Lang shows how well he adapted to the pacing of American cinema. You Only Live Once is a rollercoaster ride of hope and disappointment followed by more hope and yet more disappointment. There is little of the expressionist style of his German films. There is an eerie fog-bound prison break but the cinematography, like the sparse sets, is largely functional, either driving the plot or setting a mood - the romantic croaking frogs in the pond at the honeymoon hotel being particularly memorable.
There are scenes of great visual imagination that remind us that we are watching one of silent cinema’s great directors at work. Hope is raised by a newspaper headline reading ‘Taylor freed’, only to be dashed seconds later as we are shown two alternative front pages - no decision or the death penalty - as the printers wait for a phone call to decide which to go with. The set piece robbery - witnessed by a blind man in a haze of tear gas - is a purely visual tour de force.
As with the poetic realist films made in France at the same time it is the hand of fate that rules the plot. Any attempt the characters make to build a life for themselves is scuppered by unforgiving bosses, paranoid hoteliers or just bad luck - the ticker tape news arrives just in time and too late. The heavy air of pessimism is hardly diluted by the pseudo-religious ending and stands in stark contrast to the more upbeat or escapist feelings we associate with 30s Hollywood cinema.
Although You Only Live Once looks like a precursor of film noir it could also be seen as part of the series of Depression-era social dramas such as I Am a Fugitive from a Chain Gang (1932). The final reel, as the lovers go on the lam together, contributed to create a sub-genre that oddly seems to be made of almost entirely great films from They Live by Night (1948) and Gun Crazy (1950) to Pierrot le Fou (1965), Bonnie and Clyde (1967), Badlands and many other great films as well as Natural Born Killers (1994).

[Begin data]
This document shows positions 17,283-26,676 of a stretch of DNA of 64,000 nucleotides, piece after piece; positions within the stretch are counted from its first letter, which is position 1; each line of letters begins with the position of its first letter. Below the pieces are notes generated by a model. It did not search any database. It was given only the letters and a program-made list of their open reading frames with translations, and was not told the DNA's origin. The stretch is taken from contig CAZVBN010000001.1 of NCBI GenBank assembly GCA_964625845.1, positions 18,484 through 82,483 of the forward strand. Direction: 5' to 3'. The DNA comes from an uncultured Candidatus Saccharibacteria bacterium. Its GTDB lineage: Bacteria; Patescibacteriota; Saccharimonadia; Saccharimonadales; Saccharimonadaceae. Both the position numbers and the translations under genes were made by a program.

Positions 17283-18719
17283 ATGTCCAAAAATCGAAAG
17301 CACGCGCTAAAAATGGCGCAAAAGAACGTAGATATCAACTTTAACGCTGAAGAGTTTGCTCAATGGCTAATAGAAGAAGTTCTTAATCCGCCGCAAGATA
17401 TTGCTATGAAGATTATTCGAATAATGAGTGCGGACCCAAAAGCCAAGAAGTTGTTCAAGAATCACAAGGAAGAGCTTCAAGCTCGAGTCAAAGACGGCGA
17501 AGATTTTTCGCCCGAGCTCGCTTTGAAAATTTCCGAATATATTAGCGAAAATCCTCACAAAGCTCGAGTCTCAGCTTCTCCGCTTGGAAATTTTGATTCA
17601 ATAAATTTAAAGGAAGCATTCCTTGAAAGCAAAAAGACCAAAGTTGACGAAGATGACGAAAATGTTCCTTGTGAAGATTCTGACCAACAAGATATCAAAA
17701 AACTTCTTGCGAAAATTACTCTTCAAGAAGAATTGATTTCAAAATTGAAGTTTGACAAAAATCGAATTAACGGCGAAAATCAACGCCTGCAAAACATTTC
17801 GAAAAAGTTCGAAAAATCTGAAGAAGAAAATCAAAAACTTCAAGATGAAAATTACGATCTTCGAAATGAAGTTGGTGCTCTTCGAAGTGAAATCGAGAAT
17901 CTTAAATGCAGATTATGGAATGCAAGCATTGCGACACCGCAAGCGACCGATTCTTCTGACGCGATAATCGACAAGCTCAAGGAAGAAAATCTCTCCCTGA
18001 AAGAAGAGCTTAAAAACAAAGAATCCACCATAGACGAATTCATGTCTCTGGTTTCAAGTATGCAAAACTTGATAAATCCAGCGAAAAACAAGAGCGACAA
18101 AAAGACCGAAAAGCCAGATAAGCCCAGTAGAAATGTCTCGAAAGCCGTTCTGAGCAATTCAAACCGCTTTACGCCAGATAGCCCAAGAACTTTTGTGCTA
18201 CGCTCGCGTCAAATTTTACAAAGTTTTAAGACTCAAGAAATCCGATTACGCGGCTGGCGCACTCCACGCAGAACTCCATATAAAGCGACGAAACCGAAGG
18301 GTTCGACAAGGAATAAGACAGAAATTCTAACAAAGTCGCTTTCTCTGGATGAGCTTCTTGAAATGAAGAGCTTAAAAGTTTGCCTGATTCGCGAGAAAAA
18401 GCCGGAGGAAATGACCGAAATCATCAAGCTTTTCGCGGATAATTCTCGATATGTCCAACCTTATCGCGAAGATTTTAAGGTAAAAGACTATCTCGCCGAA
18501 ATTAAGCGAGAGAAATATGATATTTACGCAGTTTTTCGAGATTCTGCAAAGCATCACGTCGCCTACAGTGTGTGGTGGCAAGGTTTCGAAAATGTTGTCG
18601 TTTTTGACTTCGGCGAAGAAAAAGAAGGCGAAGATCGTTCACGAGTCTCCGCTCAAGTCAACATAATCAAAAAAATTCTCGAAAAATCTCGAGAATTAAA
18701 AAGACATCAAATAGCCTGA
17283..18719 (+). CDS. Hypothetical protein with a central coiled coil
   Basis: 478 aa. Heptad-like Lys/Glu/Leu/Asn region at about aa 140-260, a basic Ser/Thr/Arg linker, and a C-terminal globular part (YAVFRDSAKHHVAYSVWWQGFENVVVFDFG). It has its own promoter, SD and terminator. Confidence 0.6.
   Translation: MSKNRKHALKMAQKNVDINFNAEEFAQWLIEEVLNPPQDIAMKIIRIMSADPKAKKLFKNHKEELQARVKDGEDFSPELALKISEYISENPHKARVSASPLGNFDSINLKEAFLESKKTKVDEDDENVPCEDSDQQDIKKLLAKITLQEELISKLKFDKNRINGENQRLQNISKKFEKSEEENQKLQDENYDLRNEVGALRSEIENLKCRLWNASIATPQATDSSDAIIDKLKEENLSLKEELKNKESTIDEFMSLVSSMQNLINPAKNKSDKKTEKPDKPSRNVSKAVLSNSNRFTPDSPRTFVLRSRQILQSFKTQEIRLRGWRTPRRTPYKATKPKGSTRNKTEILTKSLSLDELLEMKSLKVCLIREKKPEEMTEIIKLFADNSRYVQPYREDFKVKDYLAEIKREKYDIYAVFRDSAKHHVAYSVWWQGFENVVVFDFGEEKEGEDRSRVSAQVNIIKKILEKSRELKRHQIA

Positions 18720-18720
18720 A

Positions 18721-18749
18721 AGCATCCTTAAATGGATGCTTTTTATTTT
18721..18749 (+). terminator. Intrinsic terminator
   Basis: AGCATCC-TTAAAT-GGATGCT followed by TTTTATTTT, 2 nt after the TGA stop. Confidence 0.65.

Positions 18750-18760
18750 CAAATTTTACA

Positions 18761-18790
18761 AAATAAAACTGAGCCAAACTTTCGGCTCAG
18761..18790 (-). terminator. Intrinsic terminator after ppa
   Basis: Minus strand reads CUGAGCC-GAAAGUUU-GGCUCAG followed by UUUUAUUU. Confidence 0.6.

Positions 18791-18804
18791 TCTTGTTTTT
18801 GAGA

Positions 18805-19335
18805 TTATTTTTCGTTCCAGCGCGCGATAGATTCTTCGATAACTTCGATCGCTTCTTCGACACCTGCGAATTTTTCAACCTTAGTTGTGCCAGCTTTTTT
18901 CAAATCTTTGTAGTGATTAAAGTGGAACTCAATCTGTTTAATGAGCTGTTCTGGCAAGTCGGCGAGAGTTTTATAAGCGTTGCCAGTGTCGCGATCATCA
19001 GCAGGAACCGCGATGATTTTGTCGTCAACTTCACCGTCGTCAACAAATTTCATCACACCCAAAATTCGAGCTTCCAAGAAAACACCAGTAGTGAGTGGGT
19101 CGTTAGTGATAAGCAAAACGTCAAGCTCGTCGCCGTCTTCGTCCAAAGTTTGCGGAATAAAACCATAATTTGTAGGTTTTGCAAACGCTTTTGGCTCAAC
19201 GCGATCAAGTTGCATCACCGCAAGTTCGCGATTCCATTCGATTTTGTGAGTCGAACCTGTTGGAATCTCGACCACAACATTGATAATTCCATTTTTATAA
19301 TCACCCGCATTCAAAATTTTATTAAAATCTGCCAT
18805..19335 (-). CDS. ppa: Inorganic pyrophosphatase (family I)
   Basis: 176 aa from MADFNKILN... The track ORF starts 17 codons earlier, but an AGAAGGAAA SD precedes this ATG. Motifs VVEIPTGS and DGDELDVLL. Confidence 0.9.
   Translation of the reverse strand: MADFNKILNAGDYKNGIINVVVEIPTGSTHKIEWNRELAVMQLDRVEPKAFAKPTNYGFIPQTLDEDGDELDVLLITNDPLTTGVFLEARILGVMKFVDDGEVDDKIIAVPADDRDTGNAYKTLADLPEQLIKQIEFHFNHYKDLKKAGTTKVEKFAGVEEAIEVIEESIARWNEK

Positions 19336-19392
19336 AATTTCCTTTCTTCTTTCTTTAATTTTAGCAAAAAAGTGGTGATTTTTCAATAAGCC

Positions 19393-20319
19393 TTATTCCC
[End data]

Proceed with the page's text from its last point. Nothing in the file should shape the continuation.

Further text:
As much as Lang adapted to Hollywood it seems American cinema adapted to him. Along with other expats such as Billy Wilder, John Alton and Robert Siodmak, Lang was to lead the way to that great crossroads of European and American sensibilities: film noir,the style/genre in which he was to make his greatest work - Scarlet Street (1945), The Big Heat and The Woman in the Window (1944) stand alongside the afore mentioned M as Fritz Lang’s greatest achievements.
Writers: Jay Dratler, Samuel Hoffenstein, and Elizabeth Reinhardt
Based on the novel by: Vera Caspary
Cast: Gene Tierney, Dana Andrews, Clifton Webb, Vincent Price
The opening credits in Otto Preminger’s 1944 film noir roll over an oil painting of a beautiful woman; this is Laura, but as the story begins, she has already been found murdered. ‘I shall never forget the weekend Laura died,’ says Waldo Lydecker (Clifton Webb) in a voice-over, as the camera pans around his museum-like apartment, lingering on luxurious objects collected by the wealthy society figure, who delights in excoriating Manhattanites in his newspaper column and radio show. We soon learn that Laura has been shot in the face at close range, right in the doorway to her apartment, and Waldo is one of Lieutenant Mark McPherson’s (Dana Andrews) chief suspects.
So is Shelby (Vincent Price in an early role), something of a once wealthy playboy, now fallen on hard times. We discover through flashbacks, as their stories are recounted to McPherson, that the two men were engaged in a tussle for Laura’s affections. Lydecker ‘discovered’ Laura (played by the beautiful Gene Tierney), helping to further both her career and her climb up New York’s social ladder. So enamoured of his own status, Lydecker struggles to understand how Laura could fall prey to Shelby’s charms, failing to see the appeal in being with a younger, more attractive man (who also appears to have a lot to hide, including a love affair with Laura’s wealthy aunt).
This is film noir set in the rarefied milieu of the elite, rather than in the mean streets below the glittering penthouses. They eat out at the legendary Algonquin, not at seedy diners. Their world is beyond McPherson’s reach; his only chance at coming close to a woman as refined and elegant as Laura is through the - possibly distorted - imaginings of Lydecker and Shelby. Lydecker (who is given many of the film’s best lines, his caustic wit one of its highlights) in fact reprimands the detective when he crassly refers to Laura as a ‘dame’. For all of her success - she rises to the top of the advertising world, even hiring Shelby when he’s down on his luck - Laura is neither vamp nor moll, leaving McPherson and the audience to puzzle over her true character. What is clear is that McPherson finds himself seduced by the idea of Laura; and, in a terrific plot twist, it’s left to the audience to decide whether his desire for her, and with it his need to solve the case, is merely a fantasy, or something more real.